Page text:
New Approaches Could Cut Adverse Drug Events


Utilizing many of the skills learned in pharmacy school could help to personalize care and enhance medication delivery for patients, potentially leading to reductions in adverse drug events and health care costs,

Utilizing many of the skills learned in pharmacy school could help to personalize care and enhance medication delivery for patients, potentially leading to reductions in adverse drug events and health care costs, according to a presentation by Calvin H. Knowlton, BScPharm, MDiv, PhD, at the 2019 NCPA Annual Convention.

"Community pharmacists can increase patient safety and revenue by putting science back into their practice," said Knowlton, founder, CEO, and chair, of Tabula Rasa Healthcare, Inc. "This means not just looking at 1-to-1 drug interactions but the mechanism underneath. Knowing a patient’s medication risk aids in personalizing a medication care plan."

Adverse drug events are the third leading cause of death in the United States, behind heart disease and cancer. There are 173,000 deaths per year related to adverse drug events, with 73,000 related to opioids alone. Some of the causes of adverse drug events are cognitive and functional changes in patients taking drugs with anticholinergic and sedative properties. Moreover, therapies interfering with calcium or potassium channels can cause cardiac issues, particularly QTc prolongation.

However, in some cases, adverse drug events are the direct result of competitive inhibition brought on by polypharmacy or prescription cascades. Knowlton noted that patients taking 7 or more medications have an 82% chance of having an adverse drug event. "And this does not include over the counter medications," he added. In the United States, 39% of seniors are on 5 or more medications, opening up a huge potential for events.

When dealing with multiple medications, there are science-driven strategies that can help reduce the risk of adverse drug events, Knowlton said. A simple cheek swab can reveal genetic information on an individual's ability to metabolize medications, which, when coupled with pharmacokinetics, pharmacodynamics, and chronopharmacology, could help improve the quality of care.

There are 10 to 12 genes that encode the enzymes that metabolize most medications, with some of the leading enzymes being CYP2C9, CYP2D6, CYP2C19, CYP3A4, and CYP1A2. However, not every individual has the genetics to encode all of these enzymes, calling for greater use of pharmacogenomics. "If we don't do a cheek swab, we would assume that everyone has normal metabolism," Knowlton said, adding that making assumptions is never good practice.

Even if a patient has genetics to indicate normal drug metabolism, the drugs taken can cause phenoconversion to a state of nonfunctional metabolism. Moreover, many drugs are metabolized by the same enzymes, causing backups and inappropriate absorption. This can lead to an increase in the dose at the physician level, which opens the door for an overdose, if the patient were to stop taking the competitive medication. To avoid this, the treatment could be changed to one that is metabolized by a different enzyme or by altering the time of day the dose is taken, to avoid competitive inhibition.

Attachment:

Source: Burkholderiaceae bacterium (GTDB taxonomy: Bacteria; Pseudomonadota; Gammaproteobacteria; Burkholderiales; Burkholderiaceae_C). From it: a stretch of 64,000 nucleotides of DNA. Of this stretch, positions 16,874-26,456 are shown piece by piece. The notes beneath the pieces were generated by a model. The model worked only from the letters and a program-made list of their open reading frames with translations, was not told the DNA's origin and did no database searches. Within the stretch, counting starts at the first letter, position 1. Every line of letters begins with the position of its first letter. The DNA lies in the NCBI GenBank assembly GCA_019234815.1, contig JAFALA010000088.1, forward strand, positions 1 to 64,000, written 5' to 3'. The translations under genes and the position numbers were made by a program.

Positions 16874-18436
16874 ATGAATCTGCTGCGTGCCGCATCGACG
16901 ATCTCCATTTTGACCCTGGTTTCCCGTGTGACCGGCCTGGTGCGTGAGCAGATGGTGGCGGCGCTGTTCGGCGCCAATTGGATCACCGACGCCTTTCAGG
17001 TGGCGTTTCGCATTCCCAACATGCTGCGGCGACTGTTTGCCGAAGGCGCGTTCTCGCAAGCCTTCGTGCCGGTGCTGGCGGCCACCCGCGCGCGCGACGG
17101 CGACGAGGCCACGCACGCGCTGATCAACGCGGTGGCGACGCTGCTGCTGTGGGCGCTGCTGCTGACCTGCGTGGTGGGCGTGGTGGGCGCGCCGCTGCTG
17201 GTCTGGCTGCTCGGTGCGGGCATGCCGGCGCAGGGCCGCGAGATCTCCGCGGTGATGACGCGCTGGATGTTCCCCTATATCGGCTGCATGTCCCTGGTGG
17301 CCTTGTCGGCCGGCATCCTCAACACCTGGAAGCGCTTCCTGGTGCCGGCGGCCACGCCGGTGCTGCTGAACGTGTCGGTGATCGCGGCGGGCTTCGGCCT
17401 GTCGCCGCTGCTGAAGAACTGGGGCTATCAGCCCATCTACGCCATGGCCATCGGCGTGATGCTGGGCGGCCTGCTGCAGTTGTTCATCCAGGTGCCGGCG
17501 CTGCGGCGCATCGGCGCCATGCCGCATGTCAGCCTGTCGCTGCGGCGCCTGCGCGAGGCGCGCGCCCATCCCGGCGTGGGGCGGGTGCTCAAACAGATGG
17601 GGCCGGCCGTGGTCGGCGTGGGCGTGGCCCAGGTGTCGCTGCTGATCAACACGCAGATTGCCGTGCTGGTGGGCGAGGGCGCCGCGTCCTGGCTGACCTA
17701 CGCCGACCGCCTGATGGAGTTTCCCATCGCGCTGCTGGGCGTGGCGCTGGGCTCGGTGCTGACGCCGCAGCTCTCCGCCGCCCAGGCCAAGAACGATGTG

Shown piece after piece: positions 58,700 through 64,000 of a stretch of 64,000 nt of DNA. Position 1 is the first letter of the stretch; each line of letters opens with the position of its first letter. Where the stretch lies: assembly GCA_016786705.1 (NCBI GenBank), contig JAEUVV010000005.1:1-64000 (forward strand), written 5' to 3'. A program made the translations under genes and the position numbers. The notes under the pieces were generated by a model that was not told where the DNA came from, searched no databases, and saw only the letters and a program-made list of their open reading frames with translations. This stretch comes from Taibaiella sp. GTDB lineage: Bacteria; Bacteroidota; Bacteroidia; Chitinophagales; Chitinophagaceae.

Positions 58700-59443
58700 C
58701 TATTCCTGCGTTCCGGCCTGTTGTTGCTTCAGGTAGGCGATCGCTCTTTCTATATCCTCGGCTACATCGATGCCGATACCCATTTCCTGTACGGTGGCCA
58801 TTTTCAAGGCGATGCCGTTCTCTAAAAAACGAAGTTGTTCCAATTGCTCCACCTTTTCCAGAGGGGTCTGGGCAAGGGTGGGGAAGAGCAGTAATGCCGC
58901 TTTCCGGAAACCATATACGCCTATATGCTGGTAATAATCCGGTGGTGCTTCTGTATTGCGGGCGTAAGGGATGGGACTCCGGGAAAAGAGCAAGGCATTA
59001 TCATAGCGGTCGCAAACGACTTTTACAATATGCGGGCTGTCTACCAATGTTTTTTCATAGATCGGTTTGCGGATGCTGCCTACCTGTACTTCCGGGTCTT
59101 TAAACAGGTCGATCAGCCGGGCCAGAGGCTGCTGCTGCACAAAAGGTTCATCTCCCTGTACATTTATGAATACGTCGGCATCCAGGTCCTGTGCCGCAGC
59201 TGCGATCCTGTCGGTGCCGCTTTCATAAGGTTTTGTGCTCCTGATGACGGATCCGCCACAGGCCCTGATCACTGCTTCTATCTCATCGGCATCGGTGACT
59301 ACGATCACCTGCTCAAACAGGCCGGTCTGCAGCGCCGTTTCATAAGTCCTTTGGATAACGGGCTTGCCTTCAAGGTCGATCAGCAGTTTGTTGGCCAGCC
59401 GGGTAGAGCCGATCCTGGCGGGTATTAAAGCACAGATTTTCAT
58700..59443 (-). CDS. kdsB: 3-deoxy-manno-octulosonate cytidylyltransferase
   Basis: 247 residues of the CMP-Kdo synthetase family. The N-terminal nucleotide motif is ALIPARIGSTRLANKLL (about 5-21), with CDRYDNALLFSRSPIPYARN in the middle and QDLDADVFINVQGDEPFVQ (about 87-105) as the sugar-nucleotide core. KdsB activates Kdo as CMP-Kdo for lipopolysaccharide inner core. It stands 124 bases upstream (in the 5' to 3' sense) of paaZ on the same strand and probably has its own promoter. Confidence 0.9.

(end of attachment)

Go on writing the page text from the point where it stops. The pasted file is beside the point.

If medications are attempting to use the same gene/enzyme, and all the treatments have a similar affinity coefficient, the medication with a higher dosage will occupy the gene/enzyme first, Knowlton said. In an example, he noted that both metoprolol and diphenhydramine have a high affinity for CYP2D6, if 1 is given at 25 mg and the other at 50 mg the higher dose would be dissolved and circulate at full strength while the lower would have a diminished effect.

"This is low hanging fruit, but the only people who know this are pharmacists," Knowlton said.

Medical training for nurses and physicians does not include pharmacokinetics, pharmacodynamics, pharmacogenomics, and chronopharmacology, he noted, only pharmacists receive this training, making them the experts.

Potential for Cost Savings

In 2016, $450 billion was spent on prescription medications, and another $528 billion to address adverse drug events. While polypharmacy and prescribing cascades have led to adverse drug events, Knowlton noted that pharmacy benefit managers (PBMs) are partially to blame as well, since most PBMs only allow 2 drugs per class, based solely on costs and not metabolic pathways. Moreover, he noted that the payment models in the pharmacy space and existing software tools are out of date.

The better use of medication and pharmacy-patient consultations could help change the cost story. In an analysis of 200,000 patients in a CMS project, medication risk score (MRS), generated by a Tabula Rasa software solution, was found to correlate with average total cost and aligned closely with hospitalization. The software tool utilizes pharmacogenomic data to indicate which enzymes are present, while also showing information on the effectiveness of treatment, based on genomics, and other therapies being used.

An MRS of 10 correlated with a hospitalization risk of 26%, while a score of 20 or 30 had hospitalization rates of 44% and 64%, respectively. Moreover, CMS reported there was a cost savings that exceeded the 2% threshold established by CMS.

The CMS project now has 2 years of outcomes information showing consistent savings with the decision support tool, which is being marketed under the name MedWise by Tabula Rasa. The software is not currently covered by CMS, but that could change as more data become available. It can be found on the athenahealth Marketplace.

This article was updated on October 28, 2019.


Knowlton C. New Ways to Identify and Mitigate Adverse Drug Events and Get Paid for It. Presented at: NCPA 2019 Annual Convention & Expo; October 26, 2019; San Diego, CA.

Related Videos
© 2024 MJH Life Sciences

All rights reserved.